Staff Publications

Staff Publications

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    'Staff publications' is the digital repository of Wageningen University & Research

    'Staff publications' contains references to publications authored by Wageningen University staff from 1976 onward.

    Publications authored by the staff of the Research Institutes are available from 1995 onwards.

    Full text documents are added when available. The database is updated daily and currently holds about 240,000 items, of which 72,000 in open access.

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Record number 407358
Title Modelling BSE trend over time in Europe, a risk assessment perspective
Author(s) Ducrot, C.; Sala, C.; Ru, G.; Koeijer, A.A. de; Sheridan, H.; Saegerman, C.; Selhorst, T.; Arnold, M.; Polak, M.P.; Calavas, D.
Source European Journal of Epidemiology 25 (2010)6. - ISSN 0393-2990 - p. 411 - 419.
DOI http://dx.doi.org/10.1007/s10654-010-9455-3
Department(s) CVI Diagnostics and Crisis
WIAS
Publication type Refereed Article in a scientific journal
Publication year 2010
Keyword(s) bovine spongiform encephalopathy - cohort analysis - great-britain - age-period - epidemic - cattle - transmission - switzerland - infection - dynamics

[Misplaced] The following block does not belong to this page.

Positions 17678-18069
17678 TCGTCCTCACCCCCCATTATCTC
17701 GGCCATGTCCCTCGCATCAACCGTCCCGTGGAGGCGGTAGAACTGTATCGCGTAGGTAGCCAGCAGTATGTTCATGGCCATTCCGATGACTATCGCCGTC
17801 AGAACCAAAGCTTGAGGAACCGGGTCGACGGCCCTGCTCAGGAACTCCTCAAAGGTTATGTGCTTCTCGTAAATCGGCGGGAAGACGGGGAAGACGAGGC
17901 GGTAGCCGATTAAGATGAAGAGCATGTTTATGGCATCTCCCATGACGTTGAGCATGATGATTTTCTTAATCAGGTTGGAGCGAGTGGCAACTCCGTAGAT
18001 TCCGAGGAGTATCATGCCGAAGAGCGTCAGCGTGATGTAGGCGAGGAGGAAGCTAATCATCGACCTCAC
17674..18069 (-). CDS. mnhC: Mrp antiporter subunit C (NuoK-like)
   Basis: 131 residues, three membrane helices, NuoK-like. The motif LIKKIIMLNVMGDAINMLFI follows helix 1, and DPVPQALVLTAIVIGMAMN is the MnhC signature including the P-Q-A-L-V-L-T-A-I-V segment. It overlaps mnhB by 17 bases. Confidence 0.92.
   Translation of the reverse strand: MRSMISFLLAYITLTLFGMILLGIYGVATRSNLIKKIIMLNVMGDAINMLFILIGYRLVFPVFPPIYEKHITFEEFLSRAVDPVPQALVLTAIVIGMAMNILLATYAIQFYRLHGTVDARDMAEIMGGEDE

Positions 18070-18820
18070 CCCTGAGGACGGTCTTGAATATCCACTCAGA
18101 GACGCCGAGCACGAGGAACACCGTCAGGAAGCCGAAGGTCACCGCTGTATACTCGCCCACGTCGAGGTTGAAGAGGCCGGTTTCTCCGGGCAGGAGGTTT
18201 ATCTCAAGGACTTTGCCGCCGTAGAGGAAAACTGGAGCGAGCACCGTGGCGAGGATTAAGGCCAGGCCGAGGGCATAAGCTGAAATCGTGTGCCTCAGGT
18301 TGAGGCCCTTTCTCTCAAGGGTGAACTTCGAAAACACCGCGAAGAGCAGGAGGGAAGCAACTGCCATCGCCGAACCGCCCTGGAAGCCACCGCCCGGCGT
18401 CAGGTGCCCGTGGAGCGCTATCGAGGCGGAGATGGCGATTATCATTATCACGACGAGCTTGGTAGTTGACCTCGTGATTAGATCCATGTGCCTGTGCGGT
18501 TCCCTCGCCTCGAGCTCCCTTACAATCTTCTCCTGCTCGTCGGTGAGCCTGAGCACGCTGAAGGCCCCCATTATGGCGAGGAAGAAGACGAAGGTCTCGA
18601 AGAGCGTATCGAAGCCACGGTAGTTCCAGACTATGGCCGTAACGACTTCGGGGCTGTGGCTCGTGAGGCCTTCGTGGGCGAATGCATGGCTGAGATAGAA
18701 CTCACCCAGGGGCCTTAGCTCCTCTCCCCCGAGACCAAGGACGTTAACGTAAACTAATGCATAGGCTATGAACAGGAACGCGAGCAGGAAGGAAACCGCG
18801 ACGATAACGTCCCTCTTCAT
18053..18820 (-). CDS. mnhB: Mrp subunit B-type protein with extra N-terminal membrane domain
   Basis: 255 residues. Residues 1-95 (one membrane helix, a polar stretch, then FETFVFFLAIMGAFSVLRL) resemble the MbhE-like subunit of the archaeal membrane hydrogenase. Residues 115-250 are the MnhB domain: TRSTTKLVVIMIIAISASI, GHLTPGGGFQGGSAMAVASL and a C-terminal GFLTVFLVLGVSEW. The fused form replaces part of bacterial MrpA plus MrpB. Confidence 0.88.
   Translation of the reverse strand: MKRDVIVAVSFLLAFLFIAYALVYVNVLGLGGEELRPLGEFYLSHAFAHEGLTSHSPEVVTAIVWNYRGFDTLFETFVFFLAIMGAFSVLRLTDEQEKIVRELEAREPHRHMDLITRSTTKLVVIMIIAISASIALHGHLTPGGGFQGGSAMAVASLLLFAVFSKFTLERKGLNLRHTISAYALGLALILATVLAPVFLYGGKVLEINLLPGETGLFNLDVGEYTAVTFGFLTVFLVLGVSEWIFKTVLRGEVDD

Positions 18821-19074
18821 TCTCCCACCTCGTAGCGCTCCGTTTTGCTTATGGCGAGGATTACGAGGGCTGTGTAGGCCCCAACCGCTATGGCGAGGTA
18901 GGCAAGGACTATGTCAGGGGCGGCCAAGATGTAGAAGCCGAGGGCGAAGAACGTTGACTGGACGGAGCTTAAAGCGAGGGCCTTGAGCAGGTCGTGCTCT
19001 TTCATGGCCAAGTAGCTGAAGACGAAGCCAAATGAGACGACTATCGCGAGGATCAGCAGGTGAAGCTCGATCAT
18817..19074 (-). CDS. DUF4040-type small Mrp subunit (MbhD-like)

Abstract BSE is a zoonotic disease that caused the emergence of variant Creuzfeldt-Jakob disease in the mid 1990s. The trend of the BSE epidemic in seven European countries was assessed and compared, using Age-Period-Cohort and Reproduction Ratio modelling applied to surveillance data 2001-2007. A strong decline in BSE risk was observed for all countries that applied control measures during the 1990s, starting at different points in time in the different countries. Results were compared with the type and date of the BSE control measures implemented between 1990 and 2001 in each country. Results show that a ban on the feeding of meat and bone meal (MBM) to cattle alone was not sufficient to eliminate BSE. The fading out of the epidemic started shortly after the complementary measures targeted at controlling the risk in MBM. Given the long incubation period, it is still too early to estimate the additional effect of the ban on the feeding of animal protein to all farm animals that started in 2001. These results provide new insights in the risk assessment of BSE for cattle and Humans, which will especially be useful in the context of possible relaxing BSE surveillance and control measures.
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